THE FUNCTION OF THE BRAIN IN RELATION TO INTELLIGENCE
It has been said that the problem of learning is the most important single problem in psychology. In a certain sense, Aristotle prophetically recognized this fact when he formulated his "laws of learning." For many centuries thereafter, the problem remained in the hands of philosophers and received no more than speculative attention until Ebbinghaus began his original and epochal experiments, shortly after 1880. Since that time, an important experimental literature has been developed from the investigation of conditions which are essential for efficient learning and retention. Later, the rapid development of animal psychology and child psychology as experimental subjects greatly broadened the study, particularly with respect to the theoretical understanding of learning.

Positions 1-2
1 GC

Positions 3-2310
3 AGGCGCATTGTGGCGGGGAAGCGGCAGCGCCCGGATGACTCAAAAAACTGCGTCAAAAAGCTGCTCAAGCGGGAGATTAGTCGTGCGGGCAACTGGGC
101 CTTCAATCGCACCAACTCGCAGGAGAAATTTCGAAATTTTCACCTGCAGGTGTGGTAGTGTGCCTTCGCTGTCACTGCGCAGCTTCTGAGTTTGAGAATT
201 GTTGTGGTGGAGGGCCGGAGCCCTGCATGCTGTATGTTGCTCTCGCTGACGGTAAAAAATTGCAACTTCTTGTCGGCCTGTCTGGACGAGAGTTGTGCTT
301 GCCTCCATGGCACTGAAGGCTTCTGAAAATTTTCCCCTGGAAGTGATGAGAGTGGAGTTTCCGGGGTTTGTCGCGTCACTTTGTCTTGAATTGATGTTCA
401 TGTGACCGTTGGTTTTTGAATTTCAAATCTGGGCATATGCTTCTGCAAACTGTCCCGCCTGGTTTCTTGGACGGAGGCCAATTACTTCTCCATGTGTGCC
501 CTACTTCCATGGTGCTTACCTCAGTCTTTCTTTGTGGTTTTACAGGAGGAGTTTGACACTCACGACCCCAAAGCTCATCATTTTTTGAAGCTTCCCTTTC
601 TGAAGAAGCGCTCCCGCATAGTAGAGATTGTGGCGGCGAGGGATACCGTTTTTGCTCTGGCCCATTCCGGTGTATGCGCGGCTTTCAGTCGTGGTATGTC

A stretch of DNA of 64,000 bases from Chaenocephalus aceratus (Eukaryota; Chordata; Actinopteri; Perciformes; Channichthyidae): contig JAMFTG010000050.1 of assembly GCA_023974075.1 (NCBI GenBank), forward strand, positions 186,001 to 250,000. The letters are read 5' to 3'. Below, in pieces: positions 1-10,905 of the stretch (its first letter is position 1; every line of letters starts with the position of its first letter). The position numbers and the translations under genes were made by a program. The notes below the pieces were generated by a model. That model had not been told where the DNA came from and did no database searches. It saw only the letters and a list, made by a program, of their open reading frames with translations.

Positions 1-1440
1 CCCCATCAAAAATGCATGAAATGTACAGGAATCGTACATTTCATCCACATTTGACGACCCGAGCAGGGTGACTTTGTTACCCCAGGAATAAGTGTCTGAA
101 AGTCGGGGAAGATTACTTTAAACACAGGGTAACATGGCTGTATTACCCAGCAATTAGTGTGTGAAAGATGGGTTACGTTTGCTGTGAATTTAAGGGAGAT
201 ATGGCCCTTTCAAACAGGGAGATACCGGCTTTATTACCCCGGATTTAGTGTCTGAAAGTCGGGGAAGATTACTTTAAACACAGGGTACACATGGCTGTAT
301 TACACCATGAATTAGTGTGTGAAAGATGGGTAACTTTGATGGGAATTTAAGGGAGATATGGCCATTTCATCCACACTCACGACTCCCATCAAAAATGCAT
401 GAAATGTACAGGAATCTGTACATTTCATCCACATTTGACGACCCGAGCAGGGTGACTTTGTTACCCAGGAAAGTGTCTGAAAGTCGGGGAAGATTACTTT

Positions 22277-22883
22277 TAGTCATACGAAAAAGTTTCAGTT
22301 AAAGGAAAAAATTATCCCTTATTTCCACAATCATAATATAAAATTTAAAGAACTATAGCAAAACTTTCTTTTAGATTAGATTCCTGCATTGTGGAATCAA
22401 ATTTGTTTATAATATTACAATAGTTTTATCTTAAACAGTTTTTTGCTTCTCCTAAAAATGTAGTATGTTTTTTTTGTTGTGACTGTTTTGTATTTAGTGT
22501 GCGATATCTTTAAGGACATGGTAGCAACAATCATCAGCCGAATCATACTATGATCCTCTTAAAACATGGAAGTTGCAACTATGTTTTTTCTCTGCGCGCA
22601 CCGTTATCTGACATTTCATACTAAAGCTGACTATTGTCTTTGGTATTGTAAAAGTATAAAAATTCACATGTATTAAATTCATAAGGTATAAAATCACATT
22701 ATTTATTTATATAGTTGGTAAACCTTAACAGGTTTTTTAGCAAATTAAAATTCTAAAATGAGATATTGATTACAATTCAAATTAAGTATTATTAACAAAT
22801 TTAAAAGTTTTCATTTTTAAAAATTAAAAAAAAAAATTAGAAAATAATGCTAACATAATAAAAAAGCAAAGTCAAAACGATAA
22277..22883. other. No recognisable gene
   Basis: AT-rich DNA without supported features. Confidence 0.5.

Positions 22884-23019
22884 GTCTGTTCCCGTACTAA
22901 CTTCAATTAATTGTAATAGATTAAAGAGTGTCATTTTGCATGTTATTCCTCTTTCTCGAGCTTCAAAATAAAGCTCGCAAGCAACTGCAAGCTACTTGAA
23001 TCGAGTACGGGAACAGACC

That learning in a higher animal depends upon the setting up of changes in nervous tissue, and in particular upon changes in the brain, was widely assumed long before the experimental investigation of learning was undertaken. As a result, beginning even before 1840, an extensive knowledge of the structural and physiological characteristics of the human brain has been developed in neuroanatomy and related sciences. Although it was actually a general realization of the importance of the brain in behavior which led to these investigations, knowledge derived from them has not proved of much direct assistance in throwing light on the manner in which the nervous system functions in learning and in retention. There have been no direct experimental studies of the neural changes which are brought about when learning takes place, although studies of reflex action and of the nerve impulse have excited great interest in the question. At present, psychologists have virtually abandoned "synaptic resistance," "drainage," and related hypotheses of a vague nature